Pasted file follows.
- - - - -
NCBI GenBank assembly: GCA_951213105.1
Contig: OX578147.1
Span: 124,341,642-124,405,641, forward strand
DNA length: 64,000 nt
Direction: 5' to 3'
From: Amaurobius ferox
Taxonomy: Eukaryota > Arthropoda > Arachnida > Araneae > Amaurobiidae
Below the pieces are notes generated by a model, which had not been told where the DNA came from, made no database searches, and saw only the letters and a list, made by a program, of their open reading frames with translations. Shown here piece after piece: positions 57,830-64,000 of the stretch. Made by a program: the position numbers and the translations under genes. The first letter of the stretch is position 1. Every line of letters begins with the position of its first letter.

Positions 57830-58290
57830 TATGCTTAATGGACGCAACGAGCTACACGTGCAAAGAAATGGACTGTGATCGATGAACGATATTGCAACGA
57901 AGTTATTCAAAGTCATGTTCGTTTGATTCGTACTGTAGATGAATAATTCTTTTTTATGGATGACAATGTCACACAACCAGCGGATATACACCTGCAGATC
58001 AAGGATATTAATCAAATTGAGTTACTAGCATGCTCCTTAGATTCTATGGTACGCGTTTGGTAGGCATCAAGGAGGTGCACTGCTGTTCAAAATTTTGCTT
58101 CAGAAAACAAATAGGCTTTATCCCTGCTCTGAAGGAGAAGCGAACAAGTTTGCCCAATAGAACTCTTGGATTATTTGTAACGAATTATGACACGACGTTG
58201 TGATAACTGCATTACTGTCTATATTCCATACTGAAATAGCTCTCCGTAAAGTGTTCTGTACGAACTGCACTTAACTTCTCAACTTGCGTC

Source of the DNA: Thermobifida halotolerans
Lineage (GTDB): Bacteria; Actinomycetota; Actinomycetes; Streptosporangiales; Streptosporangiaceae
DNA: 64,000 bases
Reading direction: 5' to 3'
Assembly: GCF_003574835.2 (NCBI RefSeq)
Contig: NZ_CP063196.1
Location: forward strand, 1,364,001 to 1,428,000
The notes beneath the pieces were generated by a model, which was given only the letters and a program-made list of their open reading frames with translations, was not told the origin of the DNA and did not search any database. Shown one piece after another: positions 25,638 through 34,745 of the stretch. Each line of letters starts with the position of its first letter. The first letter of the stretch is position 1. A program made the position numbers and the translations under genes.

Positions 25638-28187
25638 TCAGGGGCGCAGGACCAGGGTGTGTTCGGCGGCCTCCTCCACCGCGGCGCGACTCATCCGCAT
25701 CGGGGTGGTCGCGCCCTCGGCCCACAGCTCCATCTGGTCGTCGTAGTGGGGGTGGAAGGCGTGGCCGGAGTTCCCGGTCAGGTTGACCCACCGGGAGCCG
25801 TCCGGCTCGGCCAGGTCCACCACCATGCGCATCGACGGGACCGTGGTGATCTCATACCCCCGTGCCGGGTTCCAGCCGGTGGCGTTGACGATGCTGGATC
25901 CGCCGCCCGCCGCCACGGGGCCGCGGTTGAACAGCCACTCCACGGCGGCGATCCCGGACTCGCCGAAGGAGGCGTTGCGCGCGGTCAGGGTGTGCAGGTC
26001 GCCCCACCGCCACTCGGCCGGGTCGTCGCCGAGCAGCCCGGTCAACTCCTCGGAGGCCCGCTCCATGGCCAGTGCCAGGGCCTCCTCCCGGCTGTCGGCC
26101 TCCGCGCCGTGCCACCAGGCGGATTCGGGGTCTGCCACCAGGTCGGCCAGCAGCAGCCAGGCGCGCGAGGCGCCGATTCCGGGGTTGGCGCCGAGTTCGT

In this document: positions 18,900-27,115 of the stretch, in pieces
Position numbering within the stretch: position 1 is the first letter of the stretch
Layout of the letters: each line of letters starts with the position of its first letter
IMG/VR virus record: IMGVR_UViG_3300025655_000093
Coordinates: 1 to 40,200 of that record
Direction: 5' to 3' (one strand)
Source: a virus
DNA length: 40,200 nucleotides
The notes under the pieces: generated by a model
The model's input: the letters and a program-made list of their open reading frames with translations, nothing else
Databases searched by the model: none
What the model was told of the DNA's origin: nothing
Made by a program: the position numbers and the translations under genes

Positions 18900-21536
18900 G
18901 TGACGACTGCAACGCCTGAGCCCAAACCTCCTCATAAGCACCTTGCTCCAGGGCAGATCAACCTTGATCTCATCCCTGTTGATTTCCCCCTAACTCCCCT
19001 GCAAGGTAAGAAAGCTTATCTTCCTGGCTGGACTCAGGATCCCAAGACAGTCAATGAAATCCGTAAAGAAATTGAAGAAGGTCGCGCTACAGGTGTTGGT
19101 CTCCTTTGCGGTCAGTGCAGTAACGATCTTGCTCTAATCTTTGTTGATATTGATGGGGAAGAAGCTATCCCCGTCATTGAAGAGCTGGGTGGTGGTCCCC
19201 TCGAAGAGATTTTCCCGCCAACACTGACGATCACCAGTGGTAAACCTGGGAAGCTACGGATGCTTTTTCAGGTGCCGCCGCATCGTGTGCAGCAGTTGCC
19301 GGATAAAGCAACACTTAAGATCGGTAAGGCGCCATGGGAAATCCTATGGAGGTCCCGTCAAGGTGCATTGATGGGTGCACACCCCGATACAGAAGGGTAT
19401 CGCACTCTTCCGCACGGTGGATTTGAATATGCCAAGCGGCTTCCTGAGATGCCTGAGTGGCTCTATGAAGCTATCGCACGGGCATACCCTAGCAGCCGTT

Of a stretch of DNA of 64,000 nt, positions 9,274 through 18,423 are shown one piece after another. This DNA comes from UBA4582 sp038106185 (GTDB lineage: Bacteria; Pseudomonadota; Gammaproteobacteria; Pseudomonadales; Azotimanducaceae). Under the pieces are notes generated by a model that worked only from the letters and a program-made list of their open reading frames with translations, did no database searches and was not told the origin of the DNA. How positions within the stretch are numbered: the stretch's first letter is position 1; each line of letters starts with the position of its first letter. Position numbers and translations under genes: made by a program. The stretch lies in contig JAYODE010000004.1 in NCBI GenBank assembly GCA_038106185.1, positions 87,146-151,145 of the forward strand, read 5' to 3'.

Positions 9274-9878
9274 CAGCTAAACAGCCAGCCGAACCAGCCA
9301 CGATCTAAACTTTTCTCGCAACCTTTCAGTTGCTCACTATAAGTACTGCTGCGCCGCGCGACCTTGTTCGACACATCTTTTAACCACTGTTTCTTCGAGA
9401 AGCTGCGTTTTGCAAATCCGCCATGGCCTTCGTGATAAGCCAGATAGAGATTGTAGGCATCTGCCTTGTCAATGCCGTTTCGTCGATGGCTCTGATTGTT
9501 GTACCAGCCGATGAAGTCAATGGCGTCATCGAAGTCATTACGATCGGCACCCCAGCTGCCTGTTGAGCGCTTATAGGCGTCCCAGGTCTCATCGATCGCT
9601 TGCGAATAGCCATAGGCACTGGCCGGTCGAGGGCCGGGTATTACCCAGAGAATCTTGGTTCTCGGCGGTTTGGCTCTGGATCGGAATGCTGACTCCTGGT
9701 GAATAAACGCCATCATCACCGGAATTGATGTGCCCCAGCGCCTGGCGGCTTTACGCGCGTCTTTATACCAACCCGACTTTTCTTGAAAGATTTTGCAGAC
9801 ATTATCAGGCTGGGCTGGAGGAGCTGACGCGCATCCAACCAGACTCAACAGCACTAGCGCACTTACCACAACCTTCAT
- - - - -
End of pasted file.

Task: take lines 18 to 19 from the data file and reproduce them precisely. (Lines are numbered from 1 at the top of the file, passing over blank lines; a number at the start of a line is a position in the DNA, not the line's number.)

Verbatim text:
Reading direction: 5' to 3'
Assembly: GCF_003574835.2 (NCBI RefSeq)